29 January 2009

Stinky: Another Kind of Easy Reader?

Among the ALA's honorees this week was Eleanor Davis's Stinky, named a Theodor Seuss Geisel Award Honor Book. That award, named after Dr. Seuss, recognizes "the most distinguished American book for beginning readers." Usually such books have simple prose with standard punctuation, so as not to overburden young kids learning to read on their own.

Stinky is a notable honoree in that it was created in comics format, rather than as a traditional picture book or easy-reader. There's no narrative voice. And compared to prose stories, the comics form asks beginning readers to learn and apply a different manner of reading.

Look at this sample page from Toon Books. Its text includes several items that rarely appear in standard prose, especially in books with very basic, simple text for beginning readers:

  • Oversized, capitalized, and boldfaced letters for emphasis.
  • Different balloon outlines to convey speech, thought, shouts, and whispers.
  • Sound effects, such as the boy's whistling and chomping.
  • Punctuation marks conveying emotion on their own, unconnected to words.
These visual symbols comprise a system of comics punctuation that overlaps the standard prose system, but has its own tools and rules.

Stinky's comics style also requires readers to understand that, for example, the multiple images of Stinky in the right middle panel are all the same character at different moments.

Stinky can work because those "showing the invisible" techniques are standard in many comics, familiar to kids and their adults from newspaper or magazine cartoons. Nevertheless, this easy-reader challenges kids to learn a different way of reading.


Anonymous said...

I agree that it's a different way of reading. I disagree that it's a challenge. Kids are bombarded with images from birth: television, signs, boxes, toys, billboards, board books (on a literary level), and more. They learn to read faces very early on and interpret simple lines. Punctuation as emotion may be new, but reading pictures dates back to Neolithic times, and was used with powerful effect in stain glass for illiterate church goers.

J. L. Bell said...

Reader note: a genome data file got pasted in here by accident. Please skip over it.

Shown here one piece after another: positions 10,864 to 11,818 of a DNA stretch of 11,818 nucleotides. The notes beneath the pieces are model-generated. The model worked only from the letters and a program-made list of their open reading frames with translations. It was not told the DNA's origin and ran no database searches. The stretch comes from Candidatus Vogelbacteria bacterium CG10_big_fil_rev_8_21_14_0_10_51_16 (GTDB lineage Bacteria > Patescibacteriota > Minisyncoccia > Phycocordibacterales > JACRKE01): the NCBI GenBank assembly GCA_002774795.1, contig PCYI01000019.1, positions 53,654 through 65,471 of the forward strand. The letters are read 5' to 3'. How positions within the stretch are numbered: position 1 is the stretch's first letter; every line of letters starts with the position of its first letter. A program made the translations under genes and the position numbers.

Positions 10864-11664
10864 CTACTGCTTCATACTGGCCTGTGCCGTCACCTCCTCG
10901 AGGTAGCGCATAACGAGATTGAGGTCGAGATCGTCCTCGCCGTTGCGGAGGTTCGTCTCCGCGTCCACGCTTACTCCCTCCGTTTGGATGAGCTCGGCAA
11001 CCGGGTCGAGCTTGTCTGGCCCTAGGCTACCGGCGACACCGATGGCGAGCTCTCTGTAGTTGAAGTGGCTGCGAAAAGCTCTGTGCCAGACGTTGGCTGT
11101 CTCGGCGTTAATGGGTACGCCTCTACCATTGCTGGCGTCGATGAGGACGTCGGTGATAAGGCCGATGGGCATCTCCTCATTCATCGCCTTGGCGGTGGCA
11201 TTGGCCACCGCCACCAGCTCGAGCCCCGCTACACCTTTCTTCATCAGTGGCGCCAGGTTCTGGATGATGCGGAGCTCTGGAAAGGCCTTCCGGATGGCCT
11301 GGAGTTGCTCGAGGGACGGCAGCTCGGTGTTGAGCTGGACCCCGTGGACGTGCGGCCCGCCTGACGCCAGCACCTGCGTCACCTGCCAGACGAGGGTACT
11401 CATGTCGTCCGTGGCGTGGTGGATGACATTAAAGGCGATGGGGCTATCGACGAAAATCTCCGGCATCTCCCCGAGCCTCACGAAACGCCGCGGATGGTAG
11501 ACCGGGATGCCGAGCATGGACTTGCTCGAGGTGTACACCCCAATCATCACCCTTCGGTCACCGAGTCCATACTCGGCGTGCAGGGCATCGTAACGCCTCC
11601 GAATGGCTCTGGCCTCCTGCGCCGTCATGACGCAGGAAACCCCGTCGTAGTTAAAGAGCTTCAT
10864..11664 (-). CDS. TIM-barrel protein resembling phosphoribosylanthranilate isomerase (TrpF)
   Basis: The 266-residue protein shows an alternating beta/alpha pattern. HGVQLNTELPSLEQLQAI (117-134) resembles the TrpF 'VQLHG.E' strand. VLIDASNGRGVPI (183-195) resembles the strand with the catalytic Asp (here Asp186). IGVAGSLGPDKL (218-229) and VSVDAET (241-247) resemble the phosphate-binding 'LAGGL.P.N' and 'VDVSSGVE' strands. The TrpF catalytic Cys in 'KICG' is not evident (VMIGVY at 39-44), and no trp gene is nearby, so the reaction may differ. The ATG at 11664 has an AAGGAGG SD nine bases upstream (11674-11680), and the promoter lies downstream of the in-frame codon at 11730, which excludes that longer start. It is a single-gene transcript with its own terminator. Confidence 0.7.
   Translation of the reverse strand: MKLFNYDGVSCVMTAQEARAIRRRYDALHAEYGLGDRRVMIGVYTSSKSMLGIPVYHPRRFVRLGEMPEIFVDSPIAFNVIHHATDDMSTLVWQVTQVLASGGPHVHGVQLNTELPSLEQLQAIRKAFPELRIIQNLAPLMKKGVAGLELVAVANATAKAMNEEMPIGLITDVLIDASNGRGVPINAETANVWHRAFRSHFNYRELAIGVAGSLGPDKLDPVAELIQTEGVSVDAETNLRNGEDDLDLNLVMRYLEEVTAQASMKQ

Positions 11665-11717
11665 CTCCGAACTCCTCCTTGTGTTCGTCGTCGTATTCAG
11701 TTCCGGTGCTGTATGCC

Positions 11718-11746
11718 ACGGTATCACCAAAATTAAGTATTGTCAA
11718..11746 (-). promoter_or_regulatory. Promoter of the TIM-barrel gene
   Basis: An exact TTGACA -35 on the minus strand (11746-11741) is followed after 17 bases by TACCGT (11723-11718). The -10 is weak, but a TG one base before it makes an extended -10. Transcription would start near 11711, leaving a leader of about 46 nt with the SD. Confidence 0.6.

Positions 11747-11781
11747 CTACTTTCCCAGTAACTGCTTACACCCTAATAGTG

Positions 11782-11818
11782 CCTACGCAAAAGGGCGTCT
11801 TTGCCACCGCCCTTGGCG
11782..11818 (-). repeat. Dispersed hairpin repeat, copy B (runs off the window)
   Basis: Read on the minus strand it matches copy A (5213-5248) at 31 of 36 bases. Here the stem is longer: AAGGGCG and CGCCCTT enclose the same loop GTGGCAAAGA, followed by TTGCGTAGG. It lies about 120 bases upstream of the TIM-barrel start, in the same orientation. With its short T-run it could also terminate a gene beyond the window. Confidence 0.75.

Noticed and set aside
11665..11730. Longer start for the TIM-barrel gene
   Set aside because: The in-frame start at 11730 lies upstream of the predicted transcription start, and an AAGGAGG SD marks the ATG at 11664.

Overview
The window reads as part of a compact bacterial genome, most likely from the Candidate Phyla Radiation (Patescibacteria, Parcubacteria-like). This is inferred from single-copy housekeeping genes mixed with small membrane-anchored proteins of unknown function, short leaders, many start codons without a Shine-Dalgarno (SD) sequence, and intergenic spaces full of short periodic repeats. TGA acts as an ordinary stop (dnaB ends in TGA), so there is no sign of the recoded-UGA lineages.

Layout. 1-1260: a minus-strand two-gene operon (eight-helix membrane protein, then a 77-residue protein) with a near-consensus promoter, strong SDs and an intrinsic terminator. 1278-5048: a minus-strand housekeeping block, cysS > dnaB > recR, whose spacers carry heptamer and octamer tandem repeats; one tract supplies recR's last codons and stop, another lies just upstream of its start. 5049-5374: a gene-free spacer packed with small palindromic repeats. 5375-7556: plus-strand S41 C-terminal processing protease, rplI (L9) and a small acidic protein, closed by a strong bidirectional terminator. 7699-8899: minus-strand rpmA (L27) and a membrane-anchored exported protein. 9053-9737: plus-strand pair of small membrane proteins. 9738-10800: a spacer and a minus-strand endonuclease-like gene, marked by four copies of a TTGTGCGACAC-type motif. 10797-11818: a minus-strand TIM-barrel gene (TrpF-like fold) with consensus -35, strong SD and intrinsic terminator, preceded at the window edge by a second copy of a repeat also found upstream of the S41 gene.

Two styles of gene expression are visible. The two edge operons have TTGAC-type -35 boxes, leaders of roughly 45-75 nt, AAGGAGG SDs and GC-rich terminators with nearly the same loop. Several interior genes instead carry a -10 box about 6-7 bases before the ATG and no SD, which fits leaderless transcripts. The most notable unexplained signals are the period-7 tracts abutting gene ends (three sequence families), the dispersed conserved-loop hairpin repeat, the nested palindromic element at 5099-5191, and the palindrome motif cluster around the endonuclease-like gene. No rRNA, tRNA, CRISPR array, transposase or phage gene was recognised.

I think a beginning-reader book in comics form is a challenge in the same way as a beginning-reader book in prose form. They both are enticing young children to develop new skills. I'm not sure which form, if any, is more challenging.

I also think there's a secondary challenge lurking here, which is figuring out what's acceptable in one form but not the other. Combining punctuation marks (e.g., "?!?!") is common in comics, non-standard in prose. (Though there's an example in Alvin Ho.)

Expressing fondness by drawing a little heart is acceptable in comics, emails, personal letters, and on Valentine's Day. Doing so in a literary novel or business letter would be thought askance.

Anonymous said...

All good points. But do all beginning readers need to be pedagogical? Why can't they be for fun? There'll be plenty of teachers to tell the kid the proper use of exclamation points and question marks in prose, and to stifle her/his use of little hearts.

And on a pedagogical note, I have seen reluctant readers turned around by Captain Underpants -- because of the comics. Although there's a significant prose element, the pictures are what brought the reader to the book.

J. L. Bell said...

But do all beginning readers need to be pedagogical?

Once we call them “books for beginning readers,” I think there’s an implicit message that the books are educational. That label says they’re not for anyone who simply wants simple stories. They’re stories for readers at a particular stage of intellectual development. The word “beginning” might further imply that those readers will progress to another stage. It’s not necessary to classify books that way, but our culture does.

And given that classification, I thought it significant that the ALA committee found this book for beginning readers worth honoring, given that people read it in a different way from the other honorees.

It’s been so long since I looked in a Captain Underpants book that I don’t recall how much of them comes in prose form and how much in comics form. Obviously, their superhero milieu owes a lot to comics. And might keep them from being considered for such an honor.